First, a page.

The Leader Magazine

JUN 2019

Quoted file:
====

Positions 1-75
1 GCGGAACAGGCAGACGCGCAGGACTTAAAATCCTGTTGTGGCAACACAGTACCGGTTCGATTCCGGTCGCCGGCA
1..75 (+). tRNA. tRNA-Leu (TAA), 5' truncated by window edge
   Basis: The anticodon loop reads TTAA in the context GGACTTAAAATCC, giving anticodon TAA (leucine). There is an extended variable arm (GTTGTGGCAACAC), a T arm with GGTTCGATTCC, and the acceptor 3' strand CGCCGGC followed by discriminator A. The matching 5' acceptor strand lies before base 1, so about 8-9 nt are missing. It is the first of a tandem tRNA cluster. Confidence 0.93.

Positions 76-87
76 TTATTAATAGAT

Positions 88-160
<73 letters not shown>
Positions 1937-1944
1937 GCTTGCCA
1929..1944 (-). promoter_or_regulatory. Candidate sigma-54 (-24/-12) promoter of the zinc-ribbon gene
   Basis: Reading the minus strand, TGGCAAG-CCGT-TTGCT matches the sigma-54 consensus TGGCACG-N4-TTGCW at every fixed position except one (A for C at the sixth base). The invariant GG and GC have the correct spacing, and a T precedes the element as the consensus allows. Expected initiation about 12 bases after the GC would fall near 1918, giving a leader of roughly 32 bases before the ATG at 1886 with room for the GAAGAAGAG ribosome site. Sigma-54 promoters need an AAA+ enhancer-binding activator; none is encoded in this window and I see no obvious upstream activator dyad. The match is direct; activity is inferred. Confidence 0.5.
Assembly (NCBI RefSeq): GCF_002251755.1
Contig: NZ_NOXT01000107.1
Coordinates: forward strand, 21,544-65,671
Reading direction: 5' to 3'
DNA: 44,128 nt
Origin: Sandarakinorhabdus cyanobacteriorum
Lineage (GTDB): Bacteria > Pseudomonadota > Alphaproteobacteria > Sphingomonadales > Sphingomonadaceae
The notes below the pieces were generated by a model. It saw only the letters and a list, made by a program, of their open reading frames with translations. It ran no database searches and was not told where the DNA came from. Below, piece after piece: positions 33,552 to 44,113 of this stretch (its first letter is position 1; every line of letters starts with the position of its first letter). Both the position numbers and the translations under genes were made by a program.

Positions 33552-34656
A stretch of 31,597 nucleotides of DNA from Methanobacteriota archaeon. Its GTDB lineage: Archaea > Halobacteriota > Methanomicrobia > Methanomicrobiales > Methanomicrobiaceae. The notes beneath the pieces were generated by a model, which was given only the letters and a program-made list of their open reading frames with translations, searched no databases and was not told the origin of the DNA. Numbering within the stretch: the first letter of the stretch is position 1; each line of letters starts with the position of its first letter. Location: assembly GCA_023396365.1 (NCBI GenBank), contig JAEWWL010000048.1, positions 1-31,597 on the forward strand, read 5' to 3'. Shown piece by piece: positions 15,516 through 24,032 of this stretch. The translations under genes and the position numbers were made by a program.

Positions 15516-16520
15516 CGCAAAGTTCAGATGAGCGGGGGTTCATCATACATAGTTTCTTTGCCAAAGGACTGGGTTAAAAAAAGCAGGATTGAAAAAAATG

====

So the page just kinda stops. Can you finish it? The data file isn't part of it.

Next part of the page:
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F E A T U R E A R T I C L E 20 JUNE 2019 th E l E ad E r Good by design: a response to the open-office debate by James Truhan G iven prevailing cultural narratives and a study by the Royal Society, 1 you would think that open offices are useful only for visiting misery on those unfortunate enough to work in them. As the narrative goes, open offices are, at best, misguided experiments in social and process engineering and, at worst, exist only so corporations can minimize occupancy costs – with no consideration of worker wellbeing and productivity. It wasn't always so. In fact, one of the earliest exam- ples of the open office is also one of the most celebrated workplaces of the 20th century: Frank Lloyd Wright's SC Johnson headquarters in Racine, Wisconsin, completed in 1939. That space and its Wright-designed predecessor, the Larkin Administration Building, included large expanses of centralized, open office space (designed at the time for secretarial staff). Wright translated an Industrial Age model for administrative work, derived from factories of the time, into an egalitarian, light-filled, and inspiring experience. Both projects proved transformational, promoting the idea that workers are entitled to more than just rudimen- tary support for human needs. In the case of SC Johnson, that meant access to daylight, ample square footage per person, and an architectural scheme that embodied uplift. The headquarters and its open-plan "great workroom" has been in continuous operation for 80 years, even as Open offices were once works of art. They were just ruined by too many bad copies.

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